Nevertheless, setting up the GoodGrill Wireless Meat Thermometer System is tremendously straightforward. With the assistance of a magnetic backing, installing the thermometer against a metal surface takes about two seconds. Getting involved with the support app takes little more.
Build & Design
The GoodGrill Wireless Meat System’s thermometer measures roughly 3 x 3 x 0.5-inches, with the entirety of the front being taken by a large backlit LCD. Its bright orange chassis is made from ABS plastic. Its finish is fairly glossy and attractive, though it does pickup glare in direct sunlight.
The display is propped up by a kickstand which emerges from the backside of the device, which can be moved in a full 180-degree radius. Whether you want the display flat on the table facing upwards, or you want it sitting at a 90-degree angle like a television, the stand can accommodate you. The stand is also where GoodGrill decided to place the batteries. You need two AA batteries, which are included.
This so-called meat system can support as many as six probes. The standard unit only contains two probes, but extra probes can be purchased from GoodGrill. The probes are actually stainless steel, which ensures they won’t get harmed by contact with oils and heated liquids. Each probe runs about four feet in length. When you shove them inside meat, they’re thin enough that they barely do any amount of damage. Certainly none that is visibly obvious.
The maximum range you’ll want to put between the thermometer and your mobile devices is about 160 ft. That’s assuming there aren’t any big obstacles between yourself and the thermometer. When you add a large wall, gate, truck, or something similar, then you’ll find the connectivity drop off pretty rapidly. Basically the same as any other Bluetooth connection.
There’s a battery level indicator on the topside of the unit, but you should be able to expect several months of life without having to concern yourself with replacing the batteries. You’re also able to review the current battery from the control app, which can give you alerts and notifications as needed.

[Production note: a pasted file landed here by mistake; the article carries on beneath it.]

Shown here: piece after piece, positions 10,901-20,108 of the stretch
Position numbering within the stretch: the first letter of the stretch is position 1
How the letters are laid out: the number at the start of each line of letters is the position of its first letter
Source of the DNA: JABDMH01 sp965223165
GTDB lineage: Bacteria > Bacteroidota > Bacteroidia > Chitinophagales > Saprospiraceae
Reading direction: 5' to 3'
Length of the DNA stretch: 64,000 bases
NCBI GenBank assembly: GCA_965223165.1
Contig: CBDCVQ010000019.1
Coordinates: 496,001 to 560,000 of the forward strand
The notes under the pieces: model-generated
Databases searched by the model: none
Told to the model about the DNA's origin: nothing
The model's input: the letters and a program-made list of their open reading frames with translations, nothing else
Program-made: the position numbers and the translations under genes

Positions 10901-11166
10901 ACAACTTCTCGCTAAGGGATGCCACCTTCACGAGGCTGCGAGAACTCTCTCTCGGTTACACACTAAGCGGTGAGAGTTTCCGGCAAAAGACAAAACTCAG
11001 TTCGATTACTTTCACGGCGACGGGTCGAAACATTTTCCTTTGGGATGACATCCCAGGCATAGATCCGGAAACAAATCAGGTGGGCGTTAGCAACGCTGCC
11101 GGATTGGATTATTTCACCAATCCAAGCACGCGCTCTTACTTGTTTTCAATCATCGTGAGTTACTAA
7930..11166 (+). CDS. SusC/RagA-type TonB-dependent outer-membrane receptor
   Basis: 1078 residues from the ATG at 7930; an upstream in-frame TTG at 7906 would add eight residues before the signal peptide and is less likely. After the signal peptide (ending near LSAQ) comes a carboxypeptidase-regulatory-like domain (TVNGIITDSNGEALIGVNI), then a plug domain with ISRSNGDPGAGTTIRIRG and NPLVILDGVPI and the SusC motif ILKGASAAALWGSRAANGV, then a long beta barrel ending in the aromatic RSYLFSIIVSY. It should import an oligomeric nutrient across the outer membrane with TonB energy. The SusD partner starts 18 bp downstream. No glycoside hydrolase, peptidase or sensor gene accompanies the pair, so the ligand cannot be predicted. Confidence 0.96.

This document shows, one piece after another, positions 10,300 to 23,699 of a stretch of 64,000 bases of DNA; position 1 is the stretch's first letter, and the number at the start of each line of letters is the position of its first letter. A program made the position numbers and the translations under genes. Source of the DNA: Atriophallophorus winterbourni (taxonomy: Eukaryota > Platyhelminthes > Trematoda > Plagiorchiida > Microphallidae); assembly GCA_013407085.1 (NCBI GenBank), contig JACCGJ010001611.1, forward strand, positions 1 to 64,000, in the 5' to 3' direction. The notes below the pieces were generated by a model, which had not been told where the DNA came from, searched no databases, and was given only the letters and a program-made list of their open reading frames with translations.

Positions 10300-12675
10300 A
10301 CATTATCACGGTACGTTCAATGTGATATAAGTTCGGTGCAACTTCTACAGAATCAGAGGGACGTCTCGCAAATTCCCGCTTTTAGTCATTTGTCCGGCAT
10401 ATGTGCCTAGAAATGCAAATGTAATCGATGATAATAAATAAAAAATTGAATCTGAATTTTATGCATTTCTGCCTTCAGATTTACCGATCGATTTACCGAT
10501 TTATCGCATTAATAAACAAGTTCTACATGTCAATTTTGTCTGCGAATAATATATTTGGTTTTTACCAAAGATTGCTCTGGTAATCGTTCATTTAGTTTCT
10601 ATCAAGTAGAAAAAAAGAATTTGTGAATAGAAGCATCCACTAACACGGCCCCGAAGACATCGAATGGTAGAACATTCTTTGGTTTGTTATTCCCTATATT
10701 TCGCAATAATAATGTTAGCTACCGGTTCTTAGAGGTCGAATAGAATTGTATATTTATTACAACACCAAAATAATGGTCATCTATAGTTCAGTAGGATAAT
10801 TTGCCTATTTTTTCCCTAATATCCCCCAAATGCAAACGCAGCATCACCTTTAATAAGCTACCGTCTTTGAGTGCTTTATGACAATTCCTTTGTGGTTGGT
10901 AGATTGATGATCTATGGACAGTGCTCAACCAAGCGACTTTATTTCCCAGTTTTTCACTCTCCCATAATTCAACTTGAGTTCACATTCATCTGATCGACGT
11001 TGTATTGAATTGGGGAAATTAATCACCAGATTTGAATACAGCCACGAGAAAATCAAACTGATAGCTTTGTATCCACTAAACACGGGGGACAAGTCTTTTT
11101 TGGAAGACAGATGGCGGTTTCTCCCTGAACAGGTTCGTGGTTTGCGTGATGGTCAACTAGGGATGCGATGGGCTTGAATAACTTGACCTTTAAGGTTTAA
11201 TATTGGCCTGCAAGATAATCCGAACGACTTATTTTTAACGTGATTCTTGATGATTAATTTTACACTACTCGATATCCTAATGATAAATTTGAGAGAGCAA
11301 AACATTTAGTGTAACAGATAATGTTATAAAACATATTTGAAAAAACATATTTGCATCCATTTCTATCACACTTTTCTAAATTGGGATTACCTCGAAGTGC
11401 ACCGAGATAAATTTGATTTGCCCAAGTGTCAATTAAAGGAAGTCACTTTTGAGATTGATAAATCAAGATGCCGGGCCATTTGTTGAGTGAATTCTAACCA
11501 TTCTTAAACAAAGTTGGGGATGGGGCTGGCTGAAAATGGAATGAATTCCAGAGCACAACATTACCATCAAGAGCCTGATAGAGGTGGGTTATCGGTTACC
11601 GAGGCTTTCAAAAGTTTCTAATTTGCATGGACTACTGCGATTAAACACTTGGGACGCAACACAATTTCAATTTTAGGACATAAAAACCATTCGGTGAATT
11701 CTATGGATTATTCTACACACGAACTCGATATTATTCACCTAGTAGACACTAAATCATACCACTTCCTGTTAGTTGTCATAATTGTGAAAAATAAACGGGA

Like with the ThermoPro TP22, the temperature presets included with the GoodGrill Wireless Meat System are based on guidelines from the USDA. That makes this system pretty accessible for people who are picking up a thermometer because they’re not certain how long something should be cooked.
The Good Grill Meat System doesn’t include a bunch of extras, but in addition to the probes, it does include a lifetime warranty.
Choosing Between Excellent Wireless Grill and Meat Thermometers
The ThermoPro TP22 has an impressive 300-foot range, which really helps define the device. It can only support two temperature probes, but that’s all most home chefs need, isn’t it? Whether you’re a skilled and experienced chef or you’re a novice, the included presets are quite handy. Which makes the TP22 a good choice for someone who needs to keep a close eye on their meat, but doesn’t need anything too fancy for the job.
The Inkbird IBT-4XS can run either two probes or four probes, but it only has half the wireless connection distance of the TP22. Its display smoothly cycles through each probe, which makes using this thermometer with multiple probes an equally smooth experience. Additionally, the battery life is long enough for lengthier cooking sessions, which makes the IBT-4XS a great choice for someone who needs more than a basic meat thermometer.
The GoodGrill Wireless Meat Thermometer System is much, much more than a simple thermometer. You’re able to run as many as six independent temperature probes to this device. It has all the presets you’ll find with the TP22, and with much better expandability options. That makes the GoodGrill Wireless Meat System a good choice for someone who needs something more comprehensive.